Events in JavaScript


JavaScript events are created in response to user actions such as clicks, mouse moves or key presses; not all events are triggered by user actions though, some are automatic such as the onPageLoad event. JavaScript’s event model allows developers to write event handlers which respond to these events and provide the interactivity we have come to love.

Most JavaScript code is written around events; when an event is fired, your handling code is triggered and a response is created for that action. For example, when a user clicks a send button, an AJAX call is initiated and the page is updated with new data. Or when you like this blog post, event handling is also involved. :)

Event models were created while the browser wars were raging – hence it’s not surprising both parties chose incompatible models; the W3C model came out even more recently. Due to these inconsistencies, it is quite difficult to get event handlers to work across all browsers however the good news is that a lot of libraries (e.g. the ubiquitous jQuery) handle the gory details for you.

Whose Event is it?

Suppose an element and one of its parents have event handlers for the same event (say a click or hover event), which one should fire first? The parent? The child?

As you’ll expect, the Microsoft and Netscape models differ: the Microsoft approach is called event bubbling i.e. events start from the child and propagate up to the parent (i.e. bubbling). The Netscape approach is called event capturing, the parent’s handler is triggered first and then the event is passed on to children.

Assuming a click event happens on the click area below:

<div>
    <span>Click area </span>
</div>

Capture mode: The div’s click handlers will be triggered first followed by the span’s handlers.

Bubble mode: The span’s click handlers will be triggered first and then the div’s handlers will fire.

The W3C specification supports both approaches: events are first ‘captured’ progressively until the target element is reached; next, the events bubble up from the target element. I wonder why this two-stage approach is preferred; sounds like more work to me.

Catch that event!

The addEventListener(type, listener, useCapture) method is the way to go about it, you specify the event type, handler function and whether to use the capture or bubble mode as the three parameters. Passing in false as the third argument creates the bubbling mode while passing in true initiates the capture model.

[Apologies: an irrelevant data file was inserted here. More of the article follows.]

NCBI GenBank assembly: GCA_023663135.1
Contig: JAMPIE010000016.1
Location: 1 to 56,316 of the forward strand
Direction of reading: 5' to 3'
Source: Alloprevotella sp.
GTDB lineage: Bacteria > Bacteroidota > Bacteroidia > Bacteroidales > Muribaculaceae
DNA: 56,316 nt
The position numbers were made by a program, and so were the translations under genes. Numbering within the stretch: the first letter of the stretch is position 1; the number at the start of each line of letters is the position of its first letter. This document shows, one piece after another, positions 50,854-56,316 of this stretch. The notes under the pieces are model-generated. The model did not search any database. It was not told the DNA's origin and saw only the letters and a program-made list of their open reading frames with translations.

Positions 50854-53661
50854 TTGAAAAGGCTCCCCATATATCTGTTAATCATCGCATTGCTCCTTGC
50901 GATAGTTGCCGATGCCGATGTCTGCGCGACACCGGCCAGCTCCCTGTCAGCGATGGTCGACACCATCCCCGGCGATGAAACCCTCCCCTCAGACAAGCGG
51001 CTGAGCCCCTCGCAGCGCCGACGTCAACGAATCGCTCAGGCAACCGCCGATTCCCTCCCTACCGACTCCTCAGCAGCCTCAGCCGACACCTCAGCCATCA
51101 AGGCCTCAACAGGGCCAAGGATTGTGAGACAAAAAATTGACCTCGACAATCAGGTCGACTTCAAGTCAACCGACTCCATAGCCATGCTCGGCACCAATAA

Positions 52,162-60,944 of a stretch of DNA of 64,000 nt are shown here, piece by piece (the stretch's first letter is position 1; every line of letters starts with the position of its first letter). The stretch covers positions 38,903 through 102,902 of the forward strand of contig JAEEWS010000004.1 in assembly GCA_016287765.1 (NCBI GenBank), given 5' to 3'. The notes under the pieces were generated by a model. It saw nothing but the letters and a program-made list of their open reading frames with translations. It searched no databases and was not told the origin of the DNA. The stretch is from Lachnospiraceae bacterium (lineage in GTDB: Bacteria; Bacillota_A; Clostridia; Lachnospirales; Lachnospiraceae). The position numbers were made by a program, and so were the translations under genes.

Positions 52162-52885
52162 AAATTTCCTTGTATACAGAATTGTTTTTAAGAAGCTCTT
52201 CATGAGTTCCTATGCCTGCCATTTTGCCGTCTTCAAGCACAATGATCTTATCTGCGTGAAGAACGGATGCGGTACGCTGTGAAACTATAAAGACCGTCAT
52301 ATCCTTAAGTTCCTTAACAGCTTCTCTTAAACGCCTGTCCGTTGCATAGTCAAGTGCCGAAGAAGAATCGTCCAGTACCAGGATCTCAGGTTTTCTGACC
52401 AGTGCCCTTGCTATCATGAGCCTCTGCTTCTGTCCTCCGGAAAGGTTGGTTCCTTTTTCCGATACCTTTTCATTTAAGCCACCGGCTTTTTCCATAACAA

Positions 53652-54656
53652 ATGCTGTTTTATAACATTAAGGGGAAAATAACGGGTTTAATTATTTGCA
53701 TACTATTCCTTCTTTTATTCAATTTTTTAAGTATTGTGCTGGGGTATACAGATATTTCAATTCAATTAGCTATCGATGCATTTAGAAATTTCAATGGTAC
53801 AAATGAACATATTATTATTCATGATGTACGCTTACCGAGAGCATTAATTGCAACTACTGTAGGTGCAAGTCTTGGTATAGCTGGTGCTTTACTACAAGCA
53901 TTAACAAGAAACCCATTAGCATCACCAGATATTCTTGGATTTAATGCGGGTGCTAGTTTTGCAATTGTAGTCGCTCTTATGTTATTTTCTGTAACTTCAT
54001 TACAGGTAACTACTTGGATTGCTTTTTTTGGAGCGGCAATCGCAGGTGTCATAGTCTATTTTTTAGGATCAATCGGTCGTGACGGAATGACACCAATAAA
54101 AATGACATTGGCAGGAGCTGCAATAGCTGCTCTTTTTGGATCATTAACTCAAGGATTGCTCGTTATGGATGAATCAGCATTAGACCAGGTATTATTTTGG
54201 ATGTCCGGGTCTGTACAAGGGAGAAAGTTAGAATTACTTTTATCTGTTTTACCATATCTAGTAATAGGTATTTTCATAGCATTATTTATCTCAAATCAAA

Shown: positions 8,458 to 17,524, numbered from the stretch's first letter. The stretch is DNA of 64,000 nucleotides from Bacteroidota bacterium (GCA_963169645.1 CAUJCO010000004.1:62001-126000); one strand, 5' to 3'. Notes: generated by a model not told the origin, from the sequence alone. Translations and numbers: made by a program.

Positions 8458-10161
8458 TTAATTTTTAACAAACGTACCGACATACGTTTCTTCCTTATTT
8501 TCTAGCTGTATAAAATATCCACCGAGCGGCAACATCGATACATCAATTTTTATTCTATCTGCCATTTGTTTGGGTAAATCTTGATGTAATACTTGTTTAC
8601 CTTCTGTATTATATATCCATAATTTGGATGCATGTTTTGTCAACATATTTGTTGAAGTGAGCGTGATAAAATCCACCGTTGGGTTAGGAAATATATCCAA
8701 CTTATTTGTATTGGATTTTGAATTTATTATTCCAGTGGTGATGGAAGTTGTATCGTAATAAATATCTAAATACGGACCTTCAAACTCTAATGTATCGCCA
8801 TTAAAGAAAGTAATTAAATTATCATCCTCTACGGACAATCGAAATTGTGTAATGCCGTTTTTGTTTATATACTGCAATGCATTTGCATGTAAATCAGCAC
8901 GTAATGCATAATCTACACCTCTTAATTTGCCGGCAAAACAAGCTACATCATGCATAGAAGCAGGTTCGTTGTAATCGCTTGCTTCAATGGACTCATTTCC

You can also stop events from bubbling or propagating beyond a certain element. Just call event.stopPropagation()  (W3C browsers) or set event.cancelBubble = true (for IE < 9) in the event handler.

Whose event art thou?

To access the original source of the event, i.e. the element on which the event was triggered, you use the event.target (Netscape-y browsers) or event.srcElement (IE-y browsers). What if it’s being captured or bubbling? It doesn’t matter – this reference always points to the culprit.

However, say your event is bubbling up or capturing down ( I just invented that ), and you want to check the current element, you can use the event’s currentTarget property. This has a reference to the HTML element that the event is being handled by, for example a parent element. Unfortunately, this is not supported in the Microsoft event model.

To Capture or to Bubble?

Capturing has been shown to have a slight performance advantage over bubbling while bubbling can be used to cut the number of event handlers you need. For example, you can put a handler on a container that will capture all events on child elements when they bubble up. I like this approach because it saves you from having to add new listeners whenever a new child is added to the container.

Excellent Event Model Demo

You most probably won’t need to write your event handling code these days; but knowing how things work is always good, not so?

Do you like this post? Check out my other posts on JavaScript, its functional programming parts and a book review.

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